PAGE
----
I think it’s semi-universal that drivers ignore crosswalks, and I’ve seen cyclists do it, too. Hell, I got runover on one of those that cross the sidewalk, and the driver didn’t even get ticketed! In MD, you lose points on your license (2) for driving through a crosswalk with a pedestrian in it. 3 if you hit them!

    But: No one enforces anything.

    • dukiebiddle says:

      3 points for striking a pedestrian. Ha! That’ll teach them.

      Isn’t the MD charge for doubling the speed limit 5 points? Not that you should double the speed, but I’d think actually striking a pedestrian would be worse than going 51 in a 25 mph zone.

      • Johnny says:

        The cops that showed up when a woman ran over my foot and ruined my big toe didn’t even take a statement from me, let alone ticket her. She admitted she didn’t see me, which is like admitting she wasn’t looking, which was like admitting it was her fault. But it was Friday afternoon and all.

  8. Amy says:

    I was hit in a crosswalk last week after being 3/4 of the way through the crossing. It’s nuts.

    When I lived in MA, the crosswalks were much better marked and people knew to step into the street and the cars all stopped! You’ll get run over doing that here in IN, even though the law is the same. OTOH it’s dangerous for me to stop in a car for a ped because that implies the ped can cross, while the other cars will go around me and may hit the ped (or rear end me). Difficult situation.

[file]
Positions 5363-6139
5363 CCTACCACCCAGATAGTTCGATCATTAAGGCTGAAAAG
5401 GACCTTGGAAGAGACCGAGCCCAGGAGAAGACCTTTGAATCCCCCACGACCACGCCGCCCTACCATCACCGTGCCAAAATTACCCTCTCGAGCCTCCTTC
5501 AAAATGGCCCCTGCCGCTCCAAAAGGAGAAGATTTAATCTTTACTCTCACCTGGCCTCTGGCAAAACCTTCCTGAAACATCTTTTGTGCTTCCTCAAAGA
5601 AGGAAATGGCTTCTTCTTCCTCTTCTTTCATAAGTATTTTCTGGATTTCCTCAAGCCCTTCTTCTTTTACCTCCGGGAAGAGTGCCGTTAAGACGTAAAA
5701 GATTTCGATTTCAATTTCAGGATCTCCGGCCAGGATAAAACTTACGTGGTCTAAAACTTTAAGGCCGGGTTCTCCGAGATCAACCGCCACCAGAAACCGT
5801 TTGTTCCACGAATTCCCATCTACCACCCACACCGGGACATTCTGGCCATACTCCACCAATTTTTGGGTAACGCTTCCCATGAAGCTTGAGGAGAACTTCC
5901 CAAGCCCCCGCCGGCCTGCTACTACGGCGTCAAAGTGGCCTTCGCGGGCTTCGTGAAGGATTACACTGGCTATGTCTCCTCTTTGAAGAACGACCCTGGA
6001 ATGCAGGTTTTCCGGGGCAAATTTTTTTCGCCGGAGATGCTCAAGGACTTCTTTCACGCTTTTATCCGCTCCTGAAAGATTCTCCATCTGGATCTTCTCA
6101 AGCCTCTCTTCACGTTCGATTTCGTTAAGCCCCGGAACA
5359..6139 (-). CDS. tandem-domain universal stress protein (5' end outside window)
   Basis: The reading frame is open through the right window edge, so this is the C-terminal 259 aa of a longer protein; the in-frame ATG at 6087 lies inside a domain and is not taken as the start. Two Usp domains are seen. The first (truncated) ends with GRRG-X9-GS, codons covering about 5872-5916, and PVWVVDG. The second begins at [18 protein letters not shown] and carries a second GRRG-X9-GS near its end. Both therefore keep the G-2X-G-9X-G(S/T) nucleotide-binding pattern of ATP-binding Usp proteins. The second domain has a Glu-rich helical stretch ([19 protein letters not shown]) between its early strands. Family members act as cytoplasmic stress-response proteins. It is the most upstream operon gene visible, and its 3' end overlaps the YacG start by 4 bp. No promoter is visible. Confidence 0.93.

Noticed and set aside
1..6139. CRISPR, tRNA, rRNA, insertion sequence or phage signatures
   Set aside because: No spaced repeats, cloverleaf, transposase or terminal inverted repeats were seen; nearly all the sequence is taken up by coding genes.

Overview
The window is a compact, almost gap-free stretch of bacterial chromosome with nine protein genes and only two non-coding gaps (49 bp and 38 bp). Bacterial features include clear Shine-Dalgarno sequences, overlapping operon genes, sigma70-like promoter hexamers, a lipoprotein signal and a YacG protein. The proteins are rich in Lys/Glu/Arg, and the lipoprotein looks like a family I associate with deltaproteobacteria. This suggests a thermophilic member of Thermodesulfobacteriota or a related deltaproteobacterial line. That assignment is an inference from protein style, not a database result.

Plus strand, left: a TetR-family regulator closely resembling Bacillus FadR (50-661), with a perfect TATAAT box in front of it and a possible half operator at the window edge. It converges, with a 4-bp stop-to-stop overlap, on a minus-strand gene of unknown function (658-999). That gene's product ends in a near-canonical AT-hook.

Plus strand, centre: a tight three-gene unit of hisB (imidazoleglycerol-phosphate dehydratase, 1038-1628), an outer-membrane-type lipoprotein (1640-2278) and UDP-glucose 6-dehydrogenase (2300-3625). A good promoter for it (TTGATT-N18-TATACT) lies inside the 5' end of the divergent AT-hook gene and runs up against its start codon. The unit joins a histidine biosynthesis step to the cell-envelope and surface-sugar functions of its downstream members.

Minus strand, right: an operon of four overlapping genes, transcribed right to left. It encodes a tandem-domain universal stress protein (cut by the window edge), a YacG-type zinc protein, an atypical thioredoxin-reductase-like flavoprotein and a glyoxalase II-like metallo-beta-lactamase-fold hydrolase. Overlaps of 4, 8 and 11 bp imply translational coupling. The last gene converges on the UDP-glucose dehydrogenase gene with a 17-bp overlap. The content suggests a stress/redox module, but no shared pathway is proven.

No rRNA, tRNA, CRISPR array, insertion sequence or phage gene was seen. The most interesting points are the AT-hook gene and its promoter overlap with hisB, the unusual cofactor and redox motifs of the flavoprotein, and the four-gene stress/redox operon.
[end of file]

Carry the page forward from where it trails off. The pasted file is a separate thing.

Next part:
9. E A says:

    Ah – I loved the crosswalks when I visited Vancouver and Seattle a few years ago. All the motorists stopped for pedestrians and waited for us to cross. It was amazing. I still hesitated – not quite believing my eyes – but at any crosswalk (whether there was a stop sign or not) the motorist automatically stopped for pedestrians. Only in the Pacific NW?

  10. susancyclist says:

    Although I don’t disagree with your point about drivers and crosswalks, when you are on your bike you are a driver and on a vehicle. You should be obeying the traffic signal for drivers, not walkers. Stop at a red light and proceed on a green.

  11. Zweiradler says:

    I dismount every time I want to use a crosswalk because drivers only have to stop for pedestrians, not cyclists (at least in Germany). Many cyclists here use crosswalks without dismounting, but I find that too risky (and I don’t want to ignore the traffic rules). It is however quite rare in my town that a driver doesn’t stop at a crosswalk. They are probably scared by the idea of hitting a pedestrian. :)

  12. 2whls3spds says:

    The “Right Turn on Red” law was one of the worst things to ever happen to pedestrians. Many areas do better than others when it comes to pedestrian facilities. The town I live near has the curb cutouts for crosswalks and wheel chairs, but no crosswalks or sidewalks…go figure.

    Drivers need to have recurrent training to maintain a license, just to prove they are competent to operate a 2 ton piece of equipment. Personally I think simulators wouldn’t be out of the question.

    Aaron